DECATUR — Chicago Bears legend Dan Hampton has picked an auspicious time to make his first trip to Decatur.
The Bears will celebrate their 100th anniversary as a franchise this season and the Pro Football Hall of Fame inductee will finally get to visit the city where it all began.
"I’m a history buff about everything and it will be great to be in Decatur on the 100th anniversary," Hampton said. "One hundred years ago George Halas had a little plan that he put together in your fair city and I’ve always wanted to go. I’ve been a part of the Bears for 40 years and never made it through Decatur so that in itself is exciting to me."
Hampton will deliver the keynote address at Decatur's Community Leaders Breakfast, sponsored by the Herald & Review, Tate & Lyle, Land of Lincoln Credit Union and the Decatur Conference Center and Hotel, on Thursday, April 4.
The breakfast will be hosted at the Decatur Conference Center and Hotel, 1191 U.S. 36 West. Doors open at 6 a.m. and breakfast will be served at 7 a.m. The keynote address will follow at 7:30 a.m. Tickets for the event cost $20.
Also speaking will be Aliyah Houston, 14, a Dennis School student who took second place in the Rainbow PUSH Automotive Project/Illinois Judicial Council Oratorical Tournament held in Chicago.
Jarrett Payton, a broadcaster and son of Bears legend Walter Payton, was keynote speaker at the October breakfast.
Hampton's keynote message will focus on building a champion, a process the Super Bowl champion experienced in his 12 years with the Bears.
"When (general manager) Jim Finks got there, the Bears were basically a laughing stock and even though we made the playoffs in 1979 nobody respected us and yet six seasons later we were the preeminent team in all of football," Hampton said. "Great teams are built and it takes a special type of individual to do it and I’m going to be talking about the types of players and people that we were able to carry the water and build the team brick-by-brick and block-by-block."
Hampton was drafted by the Bears in 1979 from the University of Arkansas where he saw great success, including at 1978 Orange Bowl victory over Oklahoma. When the Bears struggled through a 6-10 season in 1981 and 3-6 in 1982, it weighed heavily on Hampton.
"In my four years at Arkansas we were ranked in the top five or six three times. I didn’t want to win, I had to win. It drove me crazy at first that we weren’t good," he said. "I did everything in my power to improve it and with guys like Mike Singletary and Steve McMichael we looked in the mirror and thought this is the guy that is going to change things."
The 1985 Super Bowl winning-team combined a unique groups of coaches and players that is remembered as an all-time great squad.
"Going 18-1 and killing the Patriots and shutting out two teams in the playoffs -- which hadn’t been done before -- it was amazing," Hampton said. "When you start looking at the cast of characters, you have Mike Ditka, Walter Payton, Singletary, Richard Dent, McMichael, William 'The Refrigerator' Perry -- who basically took the country by storm that year -- and on about four different levels that team transcends just normal sporting teams and I was there from the ground floor up."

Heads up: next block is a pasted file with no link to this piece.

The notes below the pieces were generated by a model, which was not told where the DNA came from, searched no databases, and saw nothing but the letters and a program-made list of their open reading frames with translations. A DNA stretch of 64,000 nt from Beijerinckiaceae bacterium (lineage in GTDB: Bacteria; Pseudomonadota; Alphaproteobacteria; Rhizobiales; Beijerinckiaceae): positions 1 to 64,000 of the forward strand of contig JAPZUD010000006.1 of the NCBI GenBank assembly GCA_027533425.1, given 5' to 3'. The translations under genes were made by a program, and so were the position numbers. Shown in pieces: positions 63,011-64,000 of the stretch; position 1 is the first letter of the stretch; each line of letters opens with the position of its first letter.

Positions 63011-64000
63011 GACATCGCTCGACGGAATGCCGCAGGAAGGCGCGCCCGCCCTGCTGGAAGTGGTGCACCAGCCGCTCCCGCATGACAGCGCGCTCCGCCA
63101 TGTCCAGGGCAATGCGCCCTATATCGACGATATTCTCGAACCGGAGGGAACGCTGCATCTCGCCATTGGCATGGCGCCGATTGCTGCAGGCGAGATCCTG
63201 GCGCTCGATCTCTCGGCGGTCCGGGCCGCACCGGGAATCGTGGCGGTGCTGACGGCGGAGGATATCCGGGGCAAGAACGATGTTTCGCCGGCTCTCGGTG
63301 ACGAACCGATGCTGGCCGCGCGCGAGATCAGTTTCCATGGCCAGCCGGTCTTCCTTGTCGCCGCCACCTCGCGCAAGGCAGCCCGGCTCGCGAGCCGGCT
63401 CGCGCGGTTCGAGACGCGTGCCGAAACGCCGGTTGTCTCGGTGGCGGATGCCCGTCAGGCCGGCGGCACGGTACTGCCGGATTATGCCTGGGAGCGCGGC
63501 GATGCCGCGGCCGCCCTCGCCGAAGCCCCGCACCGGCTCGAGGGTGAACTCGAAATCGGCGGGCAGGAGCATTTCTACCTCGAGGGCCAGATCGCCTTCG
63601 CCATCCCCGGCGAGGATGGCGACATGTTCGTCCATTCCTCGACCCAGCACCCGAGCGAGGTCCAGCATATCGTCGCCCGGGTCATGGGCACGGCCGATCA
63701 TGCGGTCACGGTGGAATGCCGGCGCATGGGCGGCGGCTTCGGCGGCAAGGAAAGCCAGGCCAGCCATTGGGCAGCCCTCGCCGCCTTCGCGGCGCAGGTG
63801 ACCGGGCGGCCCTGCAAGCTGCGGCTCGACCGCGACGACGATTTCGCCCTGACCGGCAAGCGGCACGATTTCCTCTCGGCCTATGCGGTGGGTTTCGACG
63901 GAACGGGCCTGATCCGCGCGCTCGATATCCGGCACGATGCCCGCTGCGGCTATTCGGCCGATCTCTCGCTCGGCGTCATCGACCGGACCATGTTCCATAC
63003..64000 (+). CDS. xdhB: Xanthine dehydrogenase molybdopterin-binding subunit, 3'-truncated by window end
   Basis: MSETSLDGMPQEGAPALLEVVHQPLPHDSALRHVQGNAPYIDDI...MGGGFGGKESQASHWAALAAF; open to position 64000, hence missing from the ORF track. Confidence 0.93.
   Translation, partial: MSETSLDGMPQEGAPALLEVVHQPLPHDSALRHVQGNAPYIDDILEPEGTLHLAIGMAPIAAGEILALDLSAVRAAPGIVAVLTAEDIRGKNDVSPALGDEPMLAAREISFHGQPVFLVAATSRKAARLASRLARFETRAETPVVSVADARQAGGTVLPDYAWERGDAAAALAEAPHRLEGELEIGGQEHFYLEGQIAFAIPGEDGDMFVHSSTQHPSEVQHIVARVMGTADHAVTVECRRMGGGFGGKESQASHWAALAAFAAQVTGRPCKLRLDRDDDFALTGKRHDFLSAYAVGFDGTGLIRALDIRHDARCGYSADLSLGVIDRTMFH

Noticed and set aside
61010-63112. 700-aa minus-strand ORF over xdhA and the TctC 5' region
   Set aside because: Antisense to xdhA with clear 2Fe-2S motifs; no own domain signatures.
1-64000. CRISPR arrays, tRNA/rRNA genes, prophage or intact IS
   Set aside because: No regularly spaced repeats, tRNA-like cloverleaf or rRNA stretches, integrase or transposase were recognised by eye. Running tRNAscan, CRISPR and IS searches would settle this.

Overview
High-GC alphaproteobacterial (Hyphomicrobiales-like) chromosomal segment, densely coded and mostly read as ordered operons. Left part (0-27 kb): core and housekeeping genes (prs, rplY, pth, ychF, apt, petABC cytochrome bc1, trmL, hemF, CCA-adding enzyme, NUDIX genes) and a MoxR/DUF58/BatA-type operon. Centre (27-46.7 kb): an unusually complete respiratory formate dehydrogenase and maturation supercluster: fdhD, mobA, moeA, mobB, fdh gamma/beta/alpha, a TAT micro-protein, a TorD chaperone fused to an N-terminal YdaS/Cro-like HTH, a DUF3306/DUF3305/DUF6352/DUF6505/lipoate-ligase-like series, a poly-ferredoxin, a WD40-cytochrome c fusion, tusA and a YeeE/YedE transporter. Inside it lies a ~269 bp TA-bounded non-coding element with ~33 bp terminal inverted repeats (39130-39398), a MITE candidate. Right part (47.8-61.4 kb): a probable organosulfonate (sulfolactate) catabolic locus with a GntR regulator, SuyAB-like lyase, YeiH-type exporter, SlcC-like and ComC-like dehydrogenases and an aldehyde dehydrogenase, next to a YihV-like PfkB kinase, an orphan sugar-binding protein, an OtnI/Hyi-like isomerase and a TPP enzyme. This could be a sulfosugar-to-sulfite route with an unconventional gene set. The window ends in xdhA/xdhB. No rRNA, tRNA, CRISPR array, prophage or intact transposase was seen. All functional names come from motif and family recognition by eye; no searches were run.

Hampton was excited to see a revitalized Bears return to the playoffs last season with a team built around defense.
"For eight years they were abysmal and I couldn’t wait for new blood. (Bears head coach) Matt Nagy has a favorable wind at his back -- nobody got hurt and the defense came together with the monster trade for Khalil Mack -- but this year is going to be tougher," Hampton said. "Nobody is going to be sleeping when they play the Bears and I played on those types of teams.
"After winning the Super Bowl we went 14-2 and everybody knew who we were and we thought ‘so what?’ They are going to get a lot of that this year and I hope that they respond favorably."
Hampton is passionate about his philanthropic work that includes the Par Fore the Cause charity golf tournament and the Gridiron Greats Assistance Fund, an organization started by Ditka to raise funds for retired NFL players in need.
"It was embarrassing the lack of support that the NFL and Roger Goodell have offered to support the legends. There are a lot of players that played the game that made virtually nothing and need some type of financial aid of this time," Hampton said. "It’s incomprehensible that they refuse. The NFL has been an embarrassment on the issue but we continue to press on."
Although it took some time for Hampton to make his first appearance in Decatur, he will quickly return this summer as a member of the Chicago 6 -- a musical trio comprised of him, McMichael and former Bear Otis Wilson. The group will play at the Devon G. Buffett Amphitheater in Nelson Park on Aug. 10.
"I just love the band. We played off and on for three or four years and then went dormant and in 2013, I was asked 'Why don’t you put the band back together?' and I didn't have an answer," Hampton said. "We've played about 150 shows now and we have had a lot of fun with it and we keep on rocking."